Bats roost upside down, but they can’t fly upside down. So how do they land topsy-turvy on overhead perches without falling to the ground?
A new study in PLOS Biology by biologists and engineers at Brown University finds that bats are masters of inertia. Much like a figure skater tucks her arms closer to her body to increase the speed of her spin, bats spin upside down by adjusting their relatively heavy wings. They retract one wing, and extend the other. Like so:
The researchers discovered this via high-speed video of five individual bats from two species, each attempting to land on the ceiling of a lab. The bats were trained to land in a specific corner of the room in front of the cameras with the help of smooth plastic that prevented them from landing elsewhere on the walls or ceiling. The researchers estimated changes in inertia by measuring the mass of a dissected bat wing, weighing it in 32 different pieces to figure out how movement would affect a bat’s inertia.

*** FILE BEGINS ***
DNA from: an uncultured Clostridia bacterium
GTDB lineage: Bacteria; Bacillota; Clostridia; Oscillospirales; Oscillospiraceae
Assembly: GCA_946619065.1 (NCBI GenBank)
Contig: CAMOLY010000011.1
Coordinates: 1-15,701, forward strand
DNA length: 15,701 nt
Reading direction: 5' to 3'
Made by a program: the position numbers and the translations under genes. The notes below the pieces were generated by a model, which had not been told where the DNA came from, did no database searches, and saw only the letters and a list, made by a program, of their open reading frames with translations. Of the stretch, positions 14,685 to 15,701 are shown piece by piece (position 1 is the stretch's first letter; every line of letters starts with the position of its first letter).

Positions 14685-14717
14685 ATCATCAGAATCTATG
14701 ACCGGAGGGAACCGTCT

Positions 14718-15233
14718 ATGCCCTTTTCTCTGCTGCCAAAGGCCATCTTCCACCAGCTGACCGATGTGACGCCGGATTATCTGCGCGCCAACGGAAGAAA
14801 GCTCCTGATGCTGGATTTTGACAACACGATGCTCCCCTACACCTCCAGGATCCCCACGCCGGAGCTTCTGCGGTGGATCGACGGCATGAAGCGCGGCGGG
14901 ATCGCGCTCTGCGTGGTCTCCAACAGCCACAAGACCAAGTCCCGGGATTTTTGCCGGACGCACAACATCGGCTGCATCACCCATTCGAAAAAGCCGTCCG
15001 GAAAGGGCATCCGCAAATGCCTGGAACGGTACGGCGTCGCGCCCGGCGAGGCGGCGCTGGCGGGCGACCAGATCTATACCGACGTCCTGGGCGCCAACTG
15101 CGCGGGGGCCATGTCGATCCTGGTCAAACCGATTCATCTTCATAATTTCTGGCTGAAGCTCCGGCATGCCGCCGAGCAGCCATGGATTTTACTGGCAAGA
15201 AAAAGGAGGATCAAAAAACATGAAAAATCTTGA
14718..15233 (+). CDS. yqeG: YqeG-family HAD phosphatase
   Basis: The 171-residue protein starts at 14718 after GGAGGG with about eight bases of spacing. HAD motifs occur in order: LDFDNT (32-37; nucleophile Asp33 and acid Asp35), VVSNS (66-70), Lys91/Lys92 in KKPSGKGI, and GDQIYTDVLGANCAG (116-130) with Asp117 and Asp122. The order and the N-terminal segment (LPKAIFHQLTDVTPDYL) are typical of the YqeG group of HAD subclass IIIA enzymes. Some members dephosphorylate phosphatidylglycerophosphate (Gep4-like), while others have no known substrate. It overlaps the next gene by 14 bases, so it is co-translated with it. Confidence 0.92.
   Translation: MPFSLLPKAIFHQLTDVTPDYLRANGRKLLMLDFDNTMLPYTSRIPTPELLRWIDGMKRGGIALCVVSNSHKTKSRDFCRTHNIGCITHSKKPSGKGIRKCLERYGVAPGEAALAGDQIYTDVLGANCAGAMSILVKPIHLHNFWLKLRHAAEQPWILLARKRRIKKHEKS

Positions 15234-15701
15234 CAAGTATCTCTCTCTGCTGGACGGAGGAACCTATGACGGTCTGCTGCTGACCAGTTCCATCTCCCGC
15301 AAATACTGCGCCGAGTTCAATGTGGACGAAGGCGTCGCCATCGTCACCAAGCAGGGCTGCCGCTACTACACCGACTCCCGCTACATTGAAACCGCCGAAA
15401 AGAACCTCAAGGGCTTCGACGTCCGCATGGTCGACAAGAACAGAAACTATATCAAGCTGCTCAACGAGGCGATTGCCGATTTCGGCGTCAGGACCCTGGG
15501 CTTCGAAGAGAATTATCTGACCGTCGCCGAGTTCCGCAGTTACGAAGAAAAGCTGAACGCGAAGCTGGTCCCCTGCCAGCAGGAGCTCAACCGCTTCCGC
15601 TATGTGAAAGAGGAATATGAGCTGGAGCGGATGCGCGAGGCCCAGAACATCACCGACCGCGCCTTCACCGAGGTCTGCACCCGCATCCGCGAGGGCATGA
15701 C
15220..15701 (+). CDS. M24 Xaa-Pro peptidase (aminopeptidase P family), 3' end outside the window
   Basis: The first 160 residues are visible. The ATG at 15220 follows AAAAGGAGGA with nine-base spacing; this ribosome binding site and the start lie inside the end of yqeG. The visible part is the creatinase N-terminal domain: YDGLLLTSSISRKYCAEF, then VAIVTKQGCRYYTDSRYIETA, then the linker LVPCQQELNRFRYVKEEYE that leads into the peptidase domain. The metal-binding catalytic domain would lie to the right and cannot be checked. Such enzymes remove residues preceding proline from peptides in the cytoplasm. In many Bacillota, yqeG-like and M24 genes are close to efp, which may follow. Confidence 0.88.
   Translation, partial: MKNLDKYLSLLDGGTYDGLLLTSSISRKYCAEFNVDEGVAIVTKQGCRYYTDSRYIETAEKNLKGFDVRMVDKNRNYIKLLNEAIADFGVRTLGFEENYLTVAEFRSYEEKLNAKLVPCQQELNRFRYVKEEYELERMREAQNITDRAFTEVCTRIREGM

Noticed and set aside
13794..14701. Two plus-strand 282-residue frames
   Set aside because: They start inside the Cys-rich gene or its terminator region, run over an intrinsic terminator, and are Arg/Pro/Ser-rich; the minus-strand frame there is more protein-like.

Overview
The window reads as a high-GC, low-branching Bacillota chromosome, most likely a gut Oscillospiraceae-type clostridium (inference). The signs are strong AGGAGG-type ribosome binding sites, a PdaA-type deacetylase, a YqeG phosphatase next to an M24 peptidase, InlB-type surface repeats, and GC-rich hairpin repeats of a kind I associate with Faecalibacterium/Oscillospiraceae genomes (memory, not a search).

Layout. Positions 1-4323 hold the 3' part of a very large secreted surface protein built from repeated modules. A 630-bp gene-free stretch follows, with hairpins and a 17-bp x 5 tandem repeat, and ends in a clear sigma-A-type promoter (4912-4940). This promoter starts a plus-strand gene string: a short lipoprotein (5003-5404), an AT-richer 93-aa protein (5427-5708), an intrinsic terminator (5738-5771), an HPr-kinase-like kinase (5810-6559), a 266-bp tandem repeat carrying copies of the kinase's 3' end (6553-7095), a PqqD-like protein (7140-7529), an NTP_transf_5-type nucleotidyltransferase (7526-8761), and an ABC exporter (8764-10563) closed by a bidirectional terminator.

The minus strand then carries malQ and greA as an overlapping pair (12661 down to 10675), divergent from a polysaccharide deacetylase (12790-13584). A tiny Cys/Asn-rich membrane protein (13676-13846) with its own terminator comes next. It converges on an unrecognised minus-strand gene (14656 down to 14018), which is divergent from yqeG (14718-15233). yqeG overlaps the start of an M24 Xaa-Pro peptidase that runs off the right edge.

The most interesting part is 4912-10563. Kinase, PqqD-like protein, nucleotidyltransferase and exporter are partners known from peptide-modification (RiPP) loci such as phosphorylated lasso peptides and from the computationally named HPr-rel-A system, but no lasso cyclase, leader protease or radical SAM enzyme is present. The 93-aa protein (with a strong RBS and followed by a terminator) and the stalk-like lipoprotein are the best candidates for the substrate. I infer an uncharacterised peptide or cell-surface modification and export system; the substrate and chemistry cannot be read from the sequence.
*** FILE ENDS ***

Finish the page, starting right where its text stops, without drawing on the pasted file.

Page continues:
When seen at 1000 frames per second, it became clear that the bats were rapidly reorienting their bodies by extending their flapping right wing and retracting their left, causing them to roll. Thus, they were putting the mass of their wings to good use, instead of relying on aerodynamics. This finding might be applied to flying robots one day.
[h/t: PBS News Hour]